Article Title

Children's Troupes: Dramatic Illusion and Acting Style


In lieu of an abstract, the first paragraph of the essay follows:

Unless we are professionally involved in the theater, we usually watch performances by little-known actors without much awareness of the actor behind the character, although we "always know"-preconsciously- that the actor is there. But when we watch a famous actor with a strong personality, we usually find ourselves consciously aware of that actor's identity during much if not all of the play, even while we pay close attention to the character he is portraying. In short, when we watch Olivier, Gielgud, or Burton we have what S. L. Bethell has termed a "dual consciousness of the player as player and as character,"2 a state of mind which differs radically from the preconscious awareness of the actors as actors described by Dr. Johnson.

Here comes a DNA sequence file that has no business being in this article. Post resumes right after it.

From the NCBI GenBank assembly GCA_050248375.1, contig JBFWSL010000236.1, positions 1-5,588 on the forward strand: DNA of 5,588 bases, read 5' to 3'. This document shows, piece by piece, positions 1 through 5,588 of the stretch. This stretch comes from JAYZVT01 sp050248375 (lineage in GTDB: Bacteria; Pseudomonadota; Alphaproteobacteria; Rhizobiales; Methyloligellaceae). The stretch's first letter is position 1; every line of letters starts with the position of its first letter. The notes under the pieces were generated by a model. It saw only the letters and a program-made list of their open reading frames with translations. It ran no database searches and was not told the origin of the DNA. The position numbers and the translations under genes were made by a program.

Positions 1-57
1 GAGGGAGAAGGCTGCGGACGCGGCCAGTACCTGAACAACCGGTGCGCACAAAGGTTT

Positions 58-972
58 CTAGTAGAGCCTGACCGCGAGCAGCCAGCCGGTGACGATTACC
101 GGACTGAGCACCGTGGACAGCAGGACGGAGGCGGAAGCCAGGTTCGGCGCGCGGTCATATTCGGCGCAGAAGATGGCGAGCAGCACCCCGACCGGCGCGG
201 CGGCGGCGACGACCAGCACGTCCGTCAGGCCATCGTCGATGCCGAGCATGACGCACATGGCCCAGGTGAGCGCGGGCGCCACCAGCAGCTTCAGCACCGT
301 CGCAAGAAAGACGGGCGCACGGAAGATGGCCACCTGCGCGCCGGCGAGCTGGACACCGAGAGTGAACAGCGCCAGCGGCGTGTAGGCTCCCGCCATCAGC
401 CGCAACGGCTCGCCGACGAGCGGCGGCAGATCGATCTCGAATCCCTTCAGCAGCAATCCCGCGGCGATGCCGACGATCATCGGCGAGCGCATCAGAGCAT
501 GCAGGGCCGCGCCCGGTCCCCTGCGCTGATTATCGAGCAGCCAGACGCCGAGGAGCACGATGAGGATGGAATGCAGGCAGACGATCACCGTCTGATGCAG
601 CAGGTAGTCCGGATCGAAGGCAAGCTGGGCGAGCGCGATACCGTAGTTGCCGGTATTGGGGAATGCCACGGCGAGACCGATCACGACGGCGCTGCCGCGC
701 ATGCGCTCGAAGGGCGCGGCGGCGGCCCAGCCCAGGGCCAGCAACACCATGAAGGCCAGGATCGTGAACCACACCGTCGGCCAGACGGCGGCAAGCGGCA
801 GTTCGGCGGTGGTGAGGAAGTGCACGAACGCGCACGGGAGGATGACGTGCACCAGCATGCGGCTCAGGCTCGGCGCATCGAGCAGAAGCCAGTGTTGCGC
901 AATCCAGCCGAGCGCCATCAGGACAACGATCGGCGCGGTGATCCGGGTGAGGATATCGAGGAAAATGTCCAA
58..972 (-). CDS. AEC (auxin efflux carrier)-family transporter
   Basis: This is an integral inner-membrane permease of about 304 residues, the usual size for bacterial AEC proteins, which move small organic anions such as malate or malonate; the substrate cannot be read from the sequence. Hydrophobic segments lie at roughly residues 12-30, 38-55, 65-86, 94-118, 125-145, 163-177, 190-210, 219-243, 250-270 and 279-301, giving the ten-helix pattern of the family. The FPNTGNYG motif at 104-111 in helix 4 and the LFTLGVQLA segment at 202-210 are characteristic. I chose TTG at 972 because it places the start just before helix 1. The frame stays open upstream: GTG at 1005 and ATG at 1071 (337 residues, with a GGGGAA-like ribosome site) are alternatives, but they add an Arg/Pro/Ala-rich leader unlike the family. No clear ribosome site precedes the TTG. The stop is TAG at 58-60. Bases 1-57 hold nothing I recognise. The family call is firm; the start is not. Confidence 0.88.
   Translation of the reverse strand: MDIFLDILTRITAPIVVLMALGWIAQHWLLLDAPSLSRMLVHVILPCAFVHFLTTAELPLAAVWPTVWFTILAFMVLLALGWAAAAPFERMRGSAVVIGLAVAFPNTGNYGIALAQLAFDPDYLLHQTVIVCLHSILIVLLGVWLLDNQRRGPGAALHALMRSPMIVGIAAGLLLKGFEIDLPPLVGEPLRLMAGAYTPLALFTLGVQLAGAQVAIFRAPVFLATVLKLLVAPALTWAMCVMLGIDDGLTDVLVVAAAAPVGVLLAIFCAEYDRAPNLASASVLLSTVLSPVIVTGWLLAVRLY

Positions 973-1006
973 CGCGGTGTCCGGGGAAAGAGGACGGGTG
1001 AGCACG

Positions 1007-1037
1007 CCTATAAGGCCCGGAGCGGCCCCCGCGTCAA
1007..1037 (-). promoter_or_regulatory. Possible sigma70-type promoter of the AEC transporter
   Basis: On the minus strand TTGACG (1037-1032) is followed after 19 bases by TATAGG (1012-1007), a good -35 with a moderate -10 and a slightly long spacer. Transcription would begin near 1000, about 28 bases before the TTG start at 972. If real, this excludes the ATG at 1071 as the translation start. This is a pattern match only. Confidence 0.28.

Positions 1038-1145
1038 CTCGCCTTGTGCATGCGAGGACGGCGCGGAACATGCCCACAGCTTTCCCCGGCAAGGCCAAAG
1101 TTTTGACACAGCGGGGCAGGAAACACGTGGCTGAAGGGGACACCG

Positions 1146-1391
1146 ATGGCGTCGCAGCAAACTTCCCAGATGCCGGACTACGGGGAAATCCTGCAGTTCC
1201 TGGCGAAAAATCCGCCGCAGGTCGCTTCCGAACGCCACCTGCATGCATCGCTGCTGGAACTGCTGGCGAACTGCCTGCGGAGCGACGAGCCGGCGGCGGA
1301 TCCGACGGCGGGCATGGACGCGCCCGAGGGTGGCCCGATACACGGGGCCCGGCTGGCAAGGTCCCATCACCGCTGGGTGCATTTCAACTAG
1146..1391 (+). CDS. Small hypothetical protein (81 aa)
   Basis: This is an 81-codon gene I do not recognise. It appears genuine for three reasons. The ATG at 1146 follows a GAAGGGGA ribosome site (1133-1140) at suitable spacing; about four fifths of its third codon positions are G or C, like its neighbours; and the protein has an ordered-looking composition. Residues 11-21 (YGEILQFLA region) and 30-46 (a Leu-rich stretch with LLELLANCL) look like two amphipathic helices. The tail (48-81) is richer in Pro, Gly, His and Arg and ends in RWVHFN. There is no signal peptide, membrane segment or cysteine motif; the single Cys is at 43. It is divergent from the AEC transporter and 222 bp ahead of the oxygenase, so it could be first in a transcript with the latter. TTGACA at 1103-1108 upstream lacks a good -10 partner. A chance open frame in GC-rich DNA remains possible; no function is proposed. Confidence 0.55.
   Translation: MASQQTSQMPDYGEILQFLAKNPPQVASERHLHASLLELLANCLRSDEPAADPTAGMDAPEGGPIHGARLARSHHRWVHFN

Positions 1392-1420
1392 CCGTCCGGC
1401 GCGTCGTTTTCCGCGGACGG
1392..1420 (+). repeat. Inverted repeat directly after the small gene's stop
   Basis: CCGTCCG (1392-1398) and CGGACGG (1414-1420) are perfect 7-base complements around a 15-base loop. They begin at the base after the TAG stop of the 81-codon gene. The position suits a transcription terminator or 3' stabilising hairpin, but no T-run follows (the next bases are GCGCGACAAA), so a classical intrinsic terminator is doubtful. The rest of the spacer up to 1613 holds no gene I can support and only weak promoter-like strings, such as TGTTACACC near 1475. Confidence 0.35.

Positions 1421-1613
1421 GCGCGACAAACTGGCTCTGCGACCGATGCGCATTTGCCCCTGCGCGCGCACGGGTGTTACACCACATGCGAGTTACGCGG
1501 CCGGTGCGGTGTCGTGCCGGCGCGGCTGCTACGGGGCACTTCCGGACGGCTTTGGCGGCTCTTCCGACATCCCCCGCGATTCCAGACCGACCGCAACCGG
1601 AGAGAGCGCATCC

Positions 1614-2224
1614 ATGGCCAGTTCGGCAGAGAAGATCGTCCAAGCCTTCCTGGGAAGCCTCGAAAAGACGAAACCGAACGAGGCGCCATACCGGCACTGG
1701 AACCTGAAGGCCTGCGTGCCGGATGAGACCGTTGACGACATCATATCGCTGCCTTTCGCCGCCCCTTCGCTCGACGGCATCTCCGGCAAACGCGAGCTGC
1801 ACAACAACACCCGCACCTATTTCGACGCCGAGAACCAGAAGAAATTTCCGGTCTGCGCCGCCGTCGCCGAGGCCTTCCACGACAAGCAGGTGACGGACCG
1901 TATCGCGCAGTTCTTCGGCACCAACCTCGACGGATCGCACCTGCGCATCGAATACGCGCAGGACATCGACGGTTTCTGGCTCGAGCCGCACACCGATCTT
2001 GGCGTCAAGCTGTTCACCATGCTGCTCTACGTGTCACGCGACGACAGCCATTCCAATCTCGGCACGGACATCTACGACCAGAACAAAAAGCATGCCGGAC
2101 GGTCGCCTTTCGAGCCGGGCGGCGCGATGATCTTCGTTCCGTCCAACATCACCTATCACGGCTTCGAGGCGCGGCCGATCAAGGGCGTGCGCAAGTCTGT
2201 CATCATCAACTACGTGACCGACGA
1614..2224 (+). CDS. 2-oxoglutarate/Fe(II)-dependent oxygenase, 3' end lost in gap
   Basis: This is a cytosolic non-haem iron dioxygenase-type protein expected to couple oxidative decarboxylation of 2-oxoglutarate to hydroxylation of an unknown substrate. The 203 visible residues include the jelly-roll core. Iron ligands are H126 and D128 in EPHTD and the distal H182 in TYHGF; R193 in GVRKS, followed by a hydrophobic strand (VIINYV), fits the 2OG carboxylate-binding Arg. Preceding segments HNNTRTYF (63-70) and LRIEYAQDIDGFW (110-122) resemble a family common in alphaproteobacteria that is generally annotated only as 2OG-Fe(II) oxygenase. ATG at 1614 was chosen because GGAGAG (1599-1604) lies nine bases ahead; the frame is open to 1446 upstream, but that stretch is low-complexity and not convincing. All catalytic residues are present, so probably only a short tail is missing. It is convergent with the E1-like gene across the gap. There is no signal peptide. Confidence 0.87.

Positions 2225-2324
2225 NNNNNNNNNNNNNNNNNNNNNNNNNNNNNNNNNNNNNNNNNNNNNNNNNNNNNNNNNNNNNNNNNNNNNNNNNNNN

Comparative Drama is carried by JSTOR and Project MUSE.